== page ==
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MAP TO PROSPERITY: The times, they are a-changin'

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  • Map to Prosperity

    Map to Prosperity

    Thursday, January 2 2014 11:59 AM EST2014-01-02 16:59:08 GMT
    "Map to Prosperity" is a long-term project of The State Journal that will deeply examine government and business in West Virginia — both the perceptions and the reality.
    "Map to Prosperity" is a long-term project of The State Journal that will deeply examine government and business in West Virginia — both the perceptions and the reality.

Sen. Brooks McCabe, D-Kanawha, is managing member and broker of West Virginia Commercial LLC. He has been involved in commercial and investment real estate for more than 30 years, and he also is general partner of McCabe Land Company LP. He has served in the West Virginia Senate since 1998, and is a special project consultant to The State Journal.

The West Virginia of tomorrow will not be the West Virginia of yesterday, or even of today. 

To use one of retired banker Holmes Morrison's favorite quotes to cite from Jack Welch, "If the world around you is changing faster than you are, then the end is in sight." 

The State Journal, starting with this issue, will be running a multi-issue series titled West Virginia's "Map to Prosperity." In these upcoming articles, Jim Ross and George Hohmann, with support from The State Journal staff, will attempt to raise the level of discussion about what West Virginia needs to do to keep up with the ever-changing world around it. 

The discussion, at times, may verge on the uncomfortable, for change is never easy. The comments and observations will be coming from a broad array of interviews with key opinion leaders from around the state. The State Journal believes that West Virginia is approaching a pivotal point in its history and needs to rethink what it has done in the past and determine what is relevant for the future. There will be no easy answers.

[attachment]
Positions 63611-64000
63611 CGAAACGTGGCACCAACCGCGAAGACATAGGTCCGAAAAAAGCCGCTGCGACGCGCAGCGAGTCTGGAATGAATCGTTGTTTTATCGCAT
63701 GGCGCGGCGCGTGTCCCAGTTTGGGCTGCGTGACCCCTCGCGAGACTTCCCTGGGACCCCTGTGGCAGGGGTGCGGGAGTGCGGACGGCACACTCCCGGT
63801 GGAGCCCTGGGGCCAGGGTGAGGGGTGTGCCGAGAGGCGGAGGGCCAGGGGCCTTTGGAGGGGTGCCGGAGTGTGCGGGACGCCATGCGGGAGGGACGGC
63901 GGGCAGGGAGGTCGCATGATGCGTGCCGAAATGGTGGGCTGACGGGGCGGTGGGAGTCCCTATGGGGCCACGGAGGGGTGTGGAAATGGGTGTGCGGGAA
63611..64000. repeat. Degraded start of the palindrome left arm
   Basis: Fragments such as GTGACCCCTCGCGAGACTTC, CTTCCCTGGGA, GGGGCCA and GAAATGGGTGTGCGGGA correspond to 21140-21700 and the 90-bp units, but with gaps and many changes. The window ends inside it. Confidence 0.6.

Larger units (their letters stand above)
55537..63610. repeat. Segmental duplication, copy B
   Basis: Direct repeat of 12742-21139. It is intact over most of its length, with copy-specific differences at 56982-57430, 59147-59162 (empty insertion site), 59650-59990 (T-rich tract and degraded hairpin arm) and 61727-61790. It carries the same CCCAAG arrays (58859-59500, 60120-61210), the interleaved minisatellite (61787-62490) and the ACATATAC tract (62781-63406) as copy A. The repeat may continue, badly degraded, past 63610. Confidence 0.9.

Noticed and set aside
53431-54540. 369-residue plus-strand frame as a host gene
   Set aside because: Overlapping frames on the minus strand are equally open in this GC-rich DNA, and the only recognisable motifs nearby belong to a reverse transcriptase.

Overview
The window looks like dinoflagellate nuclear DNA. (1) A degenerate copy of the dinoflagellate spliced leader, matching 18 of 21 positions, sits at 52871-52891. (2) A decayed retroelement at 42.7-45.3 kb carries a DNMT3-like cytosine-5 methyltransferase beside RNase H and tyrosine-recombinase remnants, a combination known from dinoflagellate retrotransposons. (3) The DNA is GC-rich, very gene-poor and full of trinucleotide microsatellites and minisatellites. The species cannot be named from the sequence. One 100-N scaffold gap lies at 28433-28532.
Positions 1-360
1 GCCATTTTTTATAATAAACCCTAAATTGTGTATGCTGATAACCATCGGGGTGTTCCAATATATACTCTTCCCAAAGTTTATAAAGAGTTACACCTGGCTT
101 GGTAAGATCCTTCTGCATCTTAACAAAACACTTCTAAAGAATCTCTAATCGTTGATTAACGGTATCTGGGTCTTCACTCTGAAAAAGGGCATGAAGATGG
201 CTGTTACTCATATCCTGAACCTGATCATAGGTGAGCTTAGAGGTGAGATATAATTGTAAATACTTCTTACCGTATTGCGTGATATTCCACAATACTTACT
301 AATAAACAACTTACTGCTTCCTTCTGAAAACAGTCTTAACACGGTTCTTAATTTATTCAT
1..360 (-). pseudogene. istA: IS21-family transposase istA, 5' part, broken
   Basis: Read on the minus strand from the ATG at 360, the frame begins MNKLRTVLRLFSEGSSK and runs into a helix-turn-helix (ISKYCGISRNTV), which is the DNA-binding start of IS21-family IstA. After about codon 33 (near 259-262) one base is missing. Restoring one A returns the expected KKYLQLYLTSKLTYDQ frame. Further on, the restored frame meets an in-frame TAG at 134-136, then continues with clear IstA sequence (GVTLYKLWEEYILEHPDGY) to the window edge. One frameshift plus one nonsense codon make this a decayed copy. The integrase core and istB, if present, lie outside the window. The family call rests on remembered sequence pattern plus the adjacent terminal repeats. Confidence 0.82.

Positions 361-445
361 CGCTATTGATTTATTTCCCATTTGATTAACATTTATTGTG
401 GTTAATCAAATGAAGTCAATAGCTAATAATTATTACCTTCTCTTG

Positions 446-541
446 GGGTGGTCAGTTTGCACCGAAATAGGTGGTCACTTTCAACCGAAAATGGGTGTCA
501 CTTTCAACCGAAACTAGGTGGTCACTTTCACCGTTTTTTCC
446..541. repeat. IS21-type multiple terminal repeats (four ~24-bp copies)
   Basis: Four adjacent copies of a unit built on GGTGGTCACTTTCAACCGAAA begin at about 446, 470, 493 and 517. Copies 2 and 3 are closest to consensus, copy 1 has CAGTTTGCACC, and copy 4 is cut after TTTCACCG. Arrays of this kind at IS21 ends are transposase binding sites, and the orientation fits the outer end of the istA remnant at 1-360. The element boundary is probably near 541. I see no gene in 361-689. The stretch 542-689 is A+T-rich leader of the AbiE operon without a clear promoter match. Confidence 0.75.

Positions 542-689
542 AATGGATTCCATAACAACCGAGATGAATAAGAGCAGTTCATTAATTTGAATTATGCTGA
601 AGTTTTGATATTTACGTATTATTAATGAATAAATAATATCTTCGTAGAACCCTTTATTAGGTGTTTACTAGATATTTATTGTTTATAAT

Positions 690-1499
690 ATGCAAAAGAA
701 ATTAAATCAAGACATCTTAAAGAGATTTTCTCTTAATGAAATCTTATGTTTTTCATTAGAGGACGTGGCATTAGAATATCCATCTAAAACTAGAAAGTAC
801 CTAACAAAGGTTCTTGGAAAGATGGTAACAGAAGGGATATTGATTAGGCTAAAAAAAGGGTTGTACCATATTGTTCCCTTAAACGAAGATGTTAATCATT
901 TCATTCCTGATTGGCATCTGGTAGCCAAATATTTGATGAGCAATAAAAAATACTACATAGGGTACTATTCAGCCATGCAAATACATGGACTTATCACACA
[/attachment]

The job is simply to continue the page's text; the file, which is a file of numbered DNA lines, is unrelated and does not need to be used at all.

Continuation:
But one thing is for sure: If West Virginia is to become the best that it can be, a new game plan is needed. In that game plan, the old ways of doing business will become a memory of the past. The budget will be transformed into a lean and efficient use of taxpayer dollars and funded programs will survive on their own merits. The expansion of the economy, improvement of our communities and our residents' quality of life will be the drivers. 

As Ted Boettner has said, "The big test of government is not its size, but whether it is making investments in the things that really create good-paying jobs and communities we all want to live in." 

That being said,  a professor of business, director of the BB&T Center for American Capitalism and a distinguished fellow in economics at the Marshall University Center for Business and Economic Research, Cal Kent has astutely observed, "We are a high-need, low financial capacity state." 

Therein lies the challenge: Can we, as a state, redefine what state government does and how it does it, all within the financial confines of tight fiscal policies? 

The State Journal hopes to engage its readers and the public at large in this most important dialogue. Perhaps together we can make a difference. As Bob Dylan said, "The times they are a-changin'."

Let's be part of the solution and define our future together.